Mcd for me. Look at the players he fended off in the US Open e.g. woods , Els on the most difficult course.

    By the way Castle Stuart is simply a fantastic course, a must play.

  • Comment number 7.

    Both these players have had remarkable seasons and I hope that for years to come that the Euro tour have this headache of choosing a player of the year.

    As an Irishman I would love to see McD get it, but I have great admiration for Kaymer. Remember last year he was in pole position for R2D and Euro #1 spot but hurt his ankle in a go-karting accident. Great comeback this year.

    Also, McD for SPOTY.

  • Comment number 8.

    Why do people insist that the Race to Dubai (order of merit) is a straight shoot out between McDowell and Kaymer? With the winner receiving $1.5m (€1.12m) there is an unlikely scenario where F. Molinari can win. More likely us that Westwood will go quietly about his game while McDowell and Kaymer self destruct under the weight of expectation, thus handing the title to Westwood.

    For what my opinion/desire is worth, I hope that McDowell cleans up! R2D, SPOTY and Golfer of the Year. He, for me has been the face of golf for 2010 and appears to be a genuinely likeable character going about his day job. The others, results excluded, have been anonymous and/or monotonous. They are, as it stands, leader or the R2D and worlds number 1 golfer but I for one would be happier to see Graeme have his moment.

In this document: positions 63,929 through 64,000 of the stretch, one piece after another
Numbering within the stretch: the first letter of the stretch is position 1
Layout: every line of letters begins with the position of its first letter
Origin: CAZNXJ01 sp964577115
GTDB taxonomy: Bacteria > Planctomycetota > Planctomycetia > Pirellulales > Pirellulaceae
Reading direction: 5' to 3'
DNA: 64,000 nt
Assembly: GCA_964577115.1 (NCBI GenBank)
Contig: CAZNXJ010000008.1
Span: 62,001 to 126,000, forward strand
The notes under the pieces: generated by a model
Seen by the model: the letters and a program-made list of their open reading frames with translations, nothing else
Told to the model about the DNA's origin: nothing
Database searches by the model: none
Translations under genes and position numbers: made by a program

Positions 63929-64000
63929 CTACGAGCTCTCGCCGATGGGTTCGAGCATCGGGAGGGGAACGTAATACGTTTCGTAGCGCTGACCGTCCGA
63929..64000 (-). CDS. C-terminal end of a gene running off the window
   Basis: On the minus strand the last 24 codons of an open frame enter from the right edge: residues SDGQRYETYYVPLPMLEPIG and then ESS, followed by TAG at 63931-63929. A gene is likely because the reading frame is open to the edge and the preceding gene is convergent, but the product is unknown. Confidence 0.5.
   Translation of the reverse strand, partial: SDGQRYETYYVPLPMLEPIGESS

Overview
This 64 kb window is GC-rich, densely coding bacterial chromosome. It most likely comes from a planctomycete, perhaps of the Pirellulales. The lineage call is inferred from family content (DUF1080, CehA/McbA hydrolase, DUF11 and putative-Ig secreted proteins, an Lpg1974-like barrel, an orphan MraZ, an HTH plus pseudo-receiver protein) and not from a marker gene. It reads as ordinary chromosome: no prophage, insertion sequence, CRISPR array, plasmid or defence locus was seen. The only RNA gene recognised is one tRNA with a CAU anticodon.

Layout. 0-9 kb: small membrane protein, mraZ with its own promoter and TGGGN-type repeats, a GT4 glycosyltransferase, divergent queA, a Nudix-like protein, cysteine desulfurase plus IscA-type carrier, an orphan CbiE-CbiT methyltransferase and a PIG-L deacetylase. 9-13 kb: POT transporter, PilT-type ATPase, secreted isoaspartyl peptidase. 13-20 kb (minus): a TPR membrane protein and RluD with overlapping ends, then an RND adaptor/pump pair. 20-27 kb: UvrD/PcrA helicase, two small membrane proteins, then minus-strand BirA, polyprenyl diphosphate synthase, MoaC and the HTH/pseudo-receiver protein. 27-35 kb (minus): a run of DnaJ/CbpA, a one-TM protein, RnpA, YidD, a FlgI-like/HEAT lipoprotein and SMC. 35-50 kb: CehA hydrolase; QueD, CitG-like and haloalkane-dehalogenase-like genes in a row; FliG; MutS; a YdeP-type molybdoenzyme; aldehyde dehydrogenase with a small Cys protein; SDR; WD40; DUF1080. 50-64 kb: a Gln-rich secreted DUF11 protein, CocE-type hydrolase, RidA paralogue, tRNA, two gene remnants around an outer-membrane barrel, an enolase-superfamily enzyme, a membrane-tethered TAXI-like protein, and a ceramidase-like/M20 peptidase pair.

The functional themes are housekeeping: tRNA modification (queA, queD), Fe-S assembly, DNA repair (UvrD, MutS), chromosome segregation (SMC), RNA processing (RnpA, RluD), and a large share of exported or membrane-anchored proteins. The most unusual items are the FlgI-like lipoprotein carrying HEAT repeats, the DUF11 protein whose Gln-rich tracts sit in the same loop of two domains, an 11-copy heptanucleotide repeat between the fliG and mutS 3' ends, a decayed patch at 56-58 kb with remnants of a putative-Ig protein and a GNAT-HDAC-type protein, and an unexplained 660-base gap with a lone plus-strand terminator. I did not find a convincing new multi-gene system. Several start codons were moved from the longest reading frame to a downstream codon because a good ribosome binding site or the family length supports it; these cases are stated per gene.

• Comment number 9.

    Pure theatre. Lights, camera and action
    Let the game commence and simply may the best man win.

    Interested to see if the PGA Tour will take the European defection in its stride.

  • Comment number 10.

    It must be a great event for you, Iain, being invited to lunch with your colleagues! For a few years, I had the dubious joy of judging the winners of the local 'Bonnie Baby Competition'. At such an event, and with such amazing responsibilities, I soon realised that you can't win!
    So I just looked at all the bonnie babies before me, then shouted towards no-one in particular "First, second, third!" and ran!
    Unlike me, you can stay around and enjoy the whole meal. If questions are asked about your choice of winner for 2010, you can pass the buck, and say that the winner was not your personal choice!
    I would agree with others that Graeme has been a constant revelation during this season now nearly over. He has been a worthy winner, and who can forget his winning putt to round off and to seal that remarkable Ryder Cup win?
    By the way, it has been a joy reading your articles during 2010. After that lunch, may you and your writer-friends rest well. Then we can all look forward to 2011. May you and your colleagues have a great Christmas and Happy New Year!
    Brian Bain

  • Comment number 11.


  • Comment number 12.

    Sorry but this shouldn't even be a debate, Kaymer has proved himself over the season to the the number 1 in Europe, so there's your answer. I can see why it would be debated if say Kaymer hadn't got a major but he has, in fact he has a superior record over the season:
    Wins 4 (including 3 in a row!)
    Majors 1
    Race to Dubai 1st
    Ryder Cup Pts 2.5
    Wins 3
    Majors 1
    Race to Dubai 2nd
    Ryder Cup Pts 2.5
    I think bias is making this more than it should be. Kaymer's victory in the Race to Dubai was comfortable in the end, so there is no question, Kaymer is the Golfer of the Year. If it goes to McDowell then it will make it a joke.
    Iain, you know who you should vote for ;)

  • Comment number 13.

    All this user's posts have been removed.Why?